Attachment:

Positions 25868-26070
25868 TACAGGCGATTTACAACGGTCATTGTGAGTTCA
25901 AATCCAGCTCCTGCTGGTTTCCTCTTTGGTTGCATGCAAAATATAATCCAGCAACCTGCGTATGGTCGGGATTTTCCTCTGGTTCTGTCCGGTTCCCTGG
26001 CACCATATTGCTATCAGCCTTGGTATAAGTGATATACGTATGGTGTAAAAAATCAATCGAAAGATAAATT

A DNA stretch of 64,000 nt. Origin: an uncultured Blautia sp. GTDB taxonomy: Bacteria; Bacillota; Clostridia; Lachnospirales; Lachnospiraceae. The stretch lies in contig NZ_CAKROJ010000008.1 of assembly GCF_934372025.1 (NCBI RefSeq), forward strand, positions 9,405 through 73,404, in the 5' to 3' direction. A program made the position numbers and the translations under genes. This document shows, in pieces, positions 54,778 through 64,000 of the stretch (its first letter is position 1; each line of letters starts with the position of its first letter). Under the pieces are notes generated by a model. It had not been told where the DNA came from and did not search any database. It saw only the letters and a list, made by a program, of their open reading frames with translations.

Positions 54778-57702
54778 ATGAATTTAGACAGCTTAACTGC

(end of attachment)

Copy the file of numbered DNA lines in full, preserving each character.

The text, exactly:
Positions 25868-26070
25868 TACAGGCGATTTACAACGGTCATTGTGAGTTCA
25901 AATCCAGCTCCTGCTGGTTTCCTCTTTGGTTGCATGCAAAATATAATCCAGCAACCTGCGTATGGTCGGGATTTTCCTCTGGTTCTGTCCGGTTCCCTGG
26001 CACCATATTGCTATCAGCCTTGGTATAAGTGATATACGTATGGTGTAAAAAATCAATCGAAAGATAAATT

A DNA stretch of 64,000 nt. Origin: an uncultured Blautia sp. GTDB taxonomy: Bacteria; Bacillota; Clostridia; Lachnospirales; Lachnospiraceae. The stretch lies in contig NZ_CAKROJ010000008.1 of assembly GCF_934372025.1 (NCBI RefSeq), forward strand, positions 9,405 through 73,404, in the 5' to 3' direction. A program made the position numbers and the translations under genes. This document shows, in pieces, positions 54,778 through 64,000 of the stretch (its first letter is position 1; each line of letters starts with the position of its first letter). Under the pieces are notes generated by a model. It had not been told where the DNA came from and did not search any database. It saw only the letters and a list, made by a program, of their open reading frames with translations.

Positions 54778-57702
54778 ATGAATTTAGACAGCTTAACTGC